Websites for businesses such as furniture stores have been hacked to host child pornography images – and the likely motivation is to spread malware, an internet charity has warned.
Folders containing hundreds of images have been uploaded to business websites, and are then displayed to users on other sites, usually adult sites, Britain’s Internet Watch Foundation has warned. The images are described as the “worst of the worst” of images on the internet. The IWF has received 227 complaints about this sort of hack in the last six weeks.
“We speculate that the motivation behind the hacking is to distribute malware, specifically a Trojan,” Emma Lowther of the IWF said today. “The IWF specialises in removing online child sexual abuse images rather than tracking malware distributors. However, you can imagine that an internet user would be worried about taking their malware-infected computer to be fixed knowing it was a folder of child sexual abuse images which caused the problems. We know that those people whose computers have been infected were not looking for the criminal content though.”
The content is described as “among the worst” on the internet – and would be displayed without the administrators of adult sites being aware.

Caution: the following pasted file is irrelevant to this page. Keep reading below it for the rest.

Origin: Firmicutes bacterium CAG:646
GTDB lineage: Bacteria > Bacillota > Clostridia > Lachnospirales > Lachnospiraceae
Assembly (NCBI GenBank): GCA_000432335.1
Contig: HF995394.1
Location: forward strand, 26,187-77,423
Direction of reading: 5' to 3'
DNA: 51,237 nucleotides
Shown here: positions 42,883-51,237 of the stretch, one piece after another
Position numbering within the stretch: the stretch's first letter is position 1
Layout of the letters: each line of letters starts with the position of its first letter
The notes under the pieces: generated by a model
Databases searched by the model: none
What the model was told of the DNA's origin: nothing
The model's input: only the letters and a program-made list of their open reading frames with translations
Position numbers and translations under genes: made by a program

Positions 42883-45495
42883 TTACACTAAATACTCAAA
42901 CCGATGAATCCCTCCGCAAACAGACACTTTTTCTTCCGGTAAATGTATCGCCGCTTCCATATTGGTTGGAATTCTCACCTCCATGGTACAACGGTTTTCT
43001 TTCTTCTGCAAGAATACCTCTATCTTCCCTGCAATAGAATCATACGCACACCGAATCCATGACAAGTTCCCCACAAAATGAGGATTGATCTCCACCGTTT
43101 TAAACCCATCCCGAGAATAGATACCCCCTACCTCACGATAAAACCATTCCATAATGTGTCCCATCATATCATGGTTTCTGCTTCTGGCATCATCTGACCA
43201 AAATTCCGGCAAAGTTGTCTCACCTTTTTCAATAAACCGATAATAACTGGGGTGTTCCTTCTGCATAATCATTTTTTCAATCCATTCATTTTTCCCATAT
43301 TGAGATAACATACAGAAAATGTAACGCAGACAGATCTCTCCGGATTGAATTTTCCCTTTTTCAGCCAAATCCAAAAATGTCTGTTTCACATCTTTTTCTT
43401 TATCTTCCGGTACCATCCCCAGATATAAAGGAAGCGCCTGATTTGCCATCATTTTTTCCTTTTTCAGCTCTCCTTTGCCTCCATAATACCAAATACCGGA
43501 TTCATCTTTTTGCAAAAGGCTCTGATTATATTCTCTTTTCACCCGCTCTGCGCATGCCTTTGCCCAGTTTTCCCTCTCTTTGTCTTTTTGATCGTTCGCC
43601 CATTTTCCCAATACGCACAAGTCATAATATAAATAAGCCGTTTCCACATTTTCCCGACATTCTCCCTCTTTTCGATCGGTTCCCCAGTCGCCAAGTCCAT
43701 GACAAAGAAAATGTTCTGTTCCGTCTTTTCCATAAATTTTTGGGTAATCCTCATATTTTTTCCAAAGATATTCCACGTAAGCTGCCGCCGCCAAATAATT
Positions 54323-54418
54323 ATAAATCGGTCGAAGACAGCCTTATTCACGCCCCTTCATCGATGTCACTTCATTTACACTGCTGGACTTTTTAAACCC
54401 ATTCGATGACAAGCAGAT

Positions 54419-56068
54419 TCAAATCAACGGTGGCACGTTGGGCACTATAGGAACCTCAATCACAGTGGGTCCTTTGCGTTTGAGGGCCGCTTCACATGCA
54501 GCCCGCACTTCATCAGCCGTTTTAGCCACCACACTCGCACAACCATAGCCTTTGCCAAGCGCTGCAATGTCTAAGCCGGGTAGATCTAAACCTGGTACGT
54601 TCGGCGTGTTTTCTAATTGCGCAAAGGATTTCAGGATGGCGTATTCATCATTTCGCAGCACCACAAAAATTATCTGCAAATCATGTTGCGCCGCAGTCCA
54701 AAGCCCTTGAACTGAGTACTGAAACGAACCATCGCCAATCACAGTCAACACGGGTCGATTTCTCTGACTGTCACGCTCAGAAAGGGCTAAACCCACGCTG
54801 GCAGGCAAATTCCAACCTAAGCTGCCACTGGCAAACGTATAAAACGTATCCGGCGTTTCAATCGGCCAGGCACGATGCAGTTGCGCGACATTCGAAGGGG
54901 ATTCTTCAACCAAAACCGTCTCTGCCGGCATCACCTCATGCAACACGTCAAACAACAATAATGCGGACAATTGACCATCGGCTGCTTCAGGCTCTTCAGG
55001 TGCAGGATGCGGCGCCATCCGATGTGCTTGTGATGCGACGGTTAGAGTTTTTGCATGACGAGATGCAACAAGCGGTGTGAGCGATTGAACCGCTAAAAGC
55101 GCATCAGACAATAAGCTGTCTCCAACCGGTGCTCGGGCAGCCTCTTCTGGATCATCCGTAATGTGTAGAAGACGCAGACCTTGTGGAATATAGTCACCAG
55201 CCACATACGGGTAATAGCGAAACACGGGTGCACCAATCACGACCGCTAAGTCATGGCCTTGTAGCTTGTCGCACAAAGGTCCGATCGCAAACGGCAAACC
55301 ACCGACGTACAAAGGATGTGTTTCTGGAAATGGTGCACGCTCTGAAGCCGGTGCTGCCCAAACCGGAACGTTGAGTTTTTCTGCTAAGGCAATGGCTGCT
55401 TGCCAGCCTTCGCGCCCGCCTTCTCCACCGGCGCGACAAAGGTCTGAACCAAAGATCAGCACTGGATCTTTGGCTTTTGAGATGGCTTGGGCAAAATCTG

IWF Technical Researcher Sarah Smith said: “We hadn’t seen significant numbers of hacked websites for around two years, and then suddenly in June we started seeing this happening more and more. It shows how someone, not looking for child sexual abuse images, can stumble across it. The original adult content the internet user is viewing is far removed from anything related to young people or children.”
“We’ve received reports from people distressed about what they’ve seen. Our reporters have been extremely diligent in explaining exactly what happened, enabling our analysts to re-trace their steps and take action against the child sexual abuse images. Since identifying this trend we’ve been tracking it and feeding into police forces and our sister Hotlines abroad.”
Author Rob Waugh /Rob Waugh, WeLiveSecurity/
Author Rob Waugh, We Live Security